KATHY HOLMAN- FOUNDER OF OTRA MAS
Help me make a difference
I’ve always had a soft spot for horses that no one else can work with, or horses that still had the heart and will to work, but were not able to meet performance horse standards.
My love for horses has been in my heart for as long as I can remember. As a young child, I’d go to my Aunt’s house and groom the “picture ponies” who lived next door to her. I’d spend hours brushing and cleaning the pony’s just for the chance to be close to them. Later, I hung around the local stables, offering to clean stalls, brush the horses, or feed- anything to be around them.
I cared for “Cheyenne” a 30-year-old retired roping horse. Some said he’d seen better days, but I didn’t agree. I never got to ride him, but he lived out his final days knowing he was loved.
I bought my first horse, Pepper, a so called used -up cow horse. She was a real dynamo. My husband John, my nieces, and nephews all learned to ride on her.
My reputation as a kid that could train anything started to spread, and with that came a long string of horses that were deemed dangerous. However, most of them were simply handled improperly or spoiled. A good solid program of exercise and structure straightened them out.
I got my first investment horse, Bay Dog, from the Camp Pendleton Rodeo because he was a weak bucker and was let go. He was a tough cookie, but he couldn’t unseat me, so I was able to train and sell him for a profit.
I found that I had a natural talent for training rogue, misunderstood horses. I took in horses that their owners thought were too high strung, used up, or slightly lame and gave them a reason to live. It was more than just a hobby. John called it a crusade. The secret to their rehabilitation is to give them a job, lots of love, and brush them till they shine – then they will work their heart out for you.
I’m constantly getting calls asking if I can take another horse. Some of the reasons the owners can’t keep them are:
1. He’s just too old. He can’t keep up with my friend’s horses.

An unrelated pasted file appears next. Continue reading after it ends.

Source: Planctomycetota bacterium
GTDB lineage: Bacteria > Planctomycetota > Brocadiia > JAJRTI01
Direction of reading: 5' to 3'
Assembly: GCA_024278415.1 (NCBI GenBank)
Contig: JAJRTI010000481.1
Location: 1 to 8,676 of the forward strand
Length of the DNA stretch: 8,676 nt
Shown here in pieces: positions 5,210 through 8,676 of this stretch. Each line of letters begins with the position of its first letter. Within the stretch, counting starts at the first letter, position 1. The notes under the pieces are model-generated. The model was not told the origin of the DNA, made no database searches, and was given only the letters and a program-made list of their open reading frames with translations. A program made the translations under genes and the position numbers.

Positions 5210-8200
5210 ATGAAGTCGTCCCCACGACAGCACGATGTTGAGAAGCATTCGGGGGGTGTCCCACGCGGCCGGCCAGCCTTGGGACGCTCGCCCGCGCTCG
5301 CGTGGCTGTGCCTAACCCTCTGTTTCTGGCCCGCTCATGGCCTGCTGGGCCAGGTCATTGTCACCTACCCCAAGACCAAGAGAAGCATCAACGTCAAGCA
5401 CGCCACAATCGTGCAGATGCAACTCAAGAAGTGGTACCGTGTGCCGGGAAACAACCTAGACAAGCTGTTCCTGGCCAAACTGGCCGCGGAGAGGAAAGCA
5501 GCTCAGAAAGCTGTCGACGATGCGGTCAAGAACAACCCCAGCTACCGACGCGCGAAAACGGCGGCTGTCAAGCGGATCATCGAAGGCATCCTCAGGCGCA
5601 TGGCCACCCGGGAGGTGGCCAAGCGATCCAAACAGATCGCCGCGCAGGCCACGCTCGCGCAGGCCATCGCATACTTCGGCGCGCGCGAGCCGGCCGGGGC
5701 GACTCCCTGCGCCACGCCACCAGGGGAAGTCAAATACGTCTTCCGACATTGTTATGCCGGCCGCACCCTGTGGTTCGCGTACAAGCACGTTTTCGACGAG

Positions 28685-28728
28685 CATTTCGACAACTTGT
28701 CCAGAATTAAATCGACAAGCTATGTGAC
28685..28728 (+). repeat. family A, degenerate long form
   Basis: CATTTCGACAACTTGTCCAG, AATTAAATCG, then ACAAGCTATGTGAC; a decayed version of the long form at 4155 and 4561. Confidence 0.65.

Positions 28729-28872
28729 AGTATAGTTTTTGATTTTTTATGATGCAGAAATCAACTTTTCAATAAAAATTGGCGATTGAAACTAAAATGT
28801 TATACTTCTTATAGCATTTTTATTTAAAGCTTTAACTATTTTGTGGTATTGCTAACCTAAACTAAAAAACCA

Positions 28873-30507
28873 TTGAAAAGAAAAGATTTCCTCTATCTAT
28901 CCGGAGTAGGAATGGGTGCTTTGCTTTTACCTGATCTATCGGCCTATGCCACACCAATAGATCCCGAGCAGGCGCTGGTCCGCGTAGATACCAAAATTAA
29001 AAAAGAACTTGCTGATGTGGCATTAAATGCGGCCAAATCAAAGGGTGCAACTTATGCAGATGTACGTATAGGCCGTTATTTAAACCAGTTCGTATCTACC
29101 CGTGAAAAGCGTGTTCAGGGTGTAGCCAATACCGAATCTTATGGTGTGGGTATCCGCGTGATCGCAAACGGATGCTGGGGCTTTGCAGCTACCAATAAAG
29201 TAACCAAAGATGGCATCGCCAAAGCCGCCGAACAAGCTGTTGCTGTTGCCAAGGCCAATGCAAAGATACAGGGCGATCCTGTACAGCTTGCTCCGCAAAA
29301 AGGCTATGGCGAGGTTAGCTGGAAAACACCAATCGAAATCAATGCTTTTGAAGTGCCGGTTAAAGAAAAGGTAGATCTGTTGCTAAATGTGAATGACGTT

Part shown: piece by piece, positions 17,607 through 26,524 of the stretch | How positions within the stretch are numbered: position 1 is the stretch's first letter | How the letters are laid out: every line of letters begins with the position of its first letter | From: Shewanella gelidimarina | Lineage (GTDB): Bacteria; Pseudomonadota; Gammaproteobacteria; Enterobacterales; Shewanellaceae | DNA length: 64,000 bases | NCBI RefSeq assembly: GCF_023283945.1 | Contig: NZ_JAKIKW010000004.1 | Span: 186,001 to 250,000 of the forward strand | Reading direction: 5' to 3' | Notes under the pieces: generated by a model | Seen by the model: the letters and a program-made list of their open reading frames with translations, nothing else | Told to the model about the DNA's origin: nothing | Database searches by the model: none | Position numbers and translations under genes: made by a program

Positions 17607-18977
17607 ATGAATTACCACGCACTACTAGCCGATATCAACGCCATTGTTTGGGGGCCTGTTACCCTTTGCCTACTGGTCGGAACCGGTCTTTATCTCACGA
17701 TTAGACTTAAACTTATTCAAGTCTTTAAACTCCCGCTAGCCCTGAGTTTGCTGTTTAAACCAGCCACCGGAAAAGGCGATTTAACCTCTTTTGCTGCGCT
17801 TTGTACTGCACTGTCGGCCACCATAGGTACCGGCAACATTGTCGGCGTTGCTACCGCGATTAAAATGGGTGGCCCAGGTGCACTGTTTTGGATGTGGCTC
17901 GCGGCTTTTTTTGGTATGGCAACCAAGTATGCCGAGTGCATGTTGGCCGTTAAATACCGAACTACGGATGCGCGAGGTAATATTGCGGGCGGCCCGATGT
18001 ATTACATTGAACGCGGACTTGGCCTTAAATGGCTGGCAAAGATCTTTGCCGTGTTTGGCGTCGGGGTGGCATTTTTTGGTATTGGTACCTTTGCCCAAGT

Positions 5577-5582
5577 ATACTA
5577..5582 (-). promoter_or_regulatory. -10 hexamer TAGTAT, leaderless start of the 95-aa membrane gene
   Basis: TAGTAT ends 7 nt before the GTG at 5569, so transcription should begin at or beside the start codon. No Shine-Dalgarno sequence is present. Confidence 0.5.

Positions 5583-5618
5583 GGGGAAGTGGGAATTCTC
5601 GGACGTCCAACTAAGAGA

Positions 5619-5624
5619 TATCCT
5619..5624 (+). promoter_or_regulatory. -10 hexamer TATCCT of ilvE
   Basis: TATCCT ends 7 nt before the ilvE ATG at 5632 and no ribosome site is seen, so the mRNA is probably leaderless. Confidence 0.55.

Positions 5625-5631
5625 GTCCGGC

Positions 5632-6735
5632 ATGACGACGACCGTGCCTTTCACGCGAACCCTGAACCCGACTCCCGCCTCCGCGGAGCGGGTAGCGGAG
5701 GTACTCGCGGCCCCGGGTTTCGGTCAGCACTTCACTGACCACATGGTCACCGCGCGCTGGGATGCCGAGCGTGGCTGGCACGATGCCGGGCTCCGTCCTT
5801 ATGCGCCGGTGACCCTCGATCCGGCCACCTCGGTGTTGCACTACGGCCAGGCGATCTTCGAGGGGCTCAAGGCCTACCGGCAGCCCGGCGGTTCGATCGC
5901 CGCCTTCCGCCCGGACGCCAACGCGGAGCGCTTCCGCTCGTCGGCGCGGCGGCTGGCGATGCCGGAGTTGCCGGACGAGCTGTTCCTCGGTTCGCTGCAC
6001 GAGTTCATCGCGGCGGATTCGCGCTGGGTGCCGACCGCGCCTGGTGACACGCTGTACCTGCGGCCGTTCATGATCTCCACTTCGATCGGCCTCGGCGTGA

2. He doesn’t do well in large groups. He won’t go on trail by himself.
3. My kid’s gone off to school and doesn’t have time.
4. I can’t afford him any longer.
5. I’m ill and can no longer ride.
I have established Otra Mas out of the satisfaction I’ve gained from bringing horses back to mental and physical health. We provide shelter, rehabilitation and training for serviceably-sound horses. My goal is to pave a smooth road for these horses and provide a safe haven so that they do not suffer in their later years. Many of our horses are retrained for equine-assisted psychotherapy and learning programs.
CAROL CADDES- OTRA MAS PROGRAM DIRECTOR LMFT, SEP
In the summer of 2010, Carol had an emotionally healing experience with a horse. Since that time she has been finding ways to make that type of experience available to others. Her trainings have included numerous Equine-Assisted Psychotherapy programs, equine education, and learning to train horses at liberty.
Carol blends those trainings with her background as a Marriage and Family Therapist to provide experiences of emotional growth for clients at Otra Mas.
Carol has had a private psychotherapy practice in Newport Beach since 1994. She has a MA in Clinical Psychology from Antioch University and additional certifications in EMDR, Imago Relationship Therapy, and Somatic Experiencing.
Her passion is spending time with her horse and the rest of the Otra Mas herd.
MELBA SLAVIN- EQUINE ASSISTED LEARNING FACILITATOR
Melba Slavin, MS
Equine-Assisted Learning Facilitator.
Melba has a Master’s in Social Work. She is passionate about helping adolescents and children face the challenges of growing up in today’s world. She also loves to work with groups and families.
Melba believes in the emotional growth and learning that can come from the human-horse bond. Her own bonding with horses started in her childhood in rural Indiana. There she cared for ponies, competed in barrel racing with her quarter horse Buck, and even walked the fields along side draft horses as they cultivated fields. Out of those experiences, she brings knowledge of how to emotionally connect with a horse and learn about one’s self at the same time.
Her motto is “Be safe and have fun!”
A Horse Rescue and Equine Therapy Organization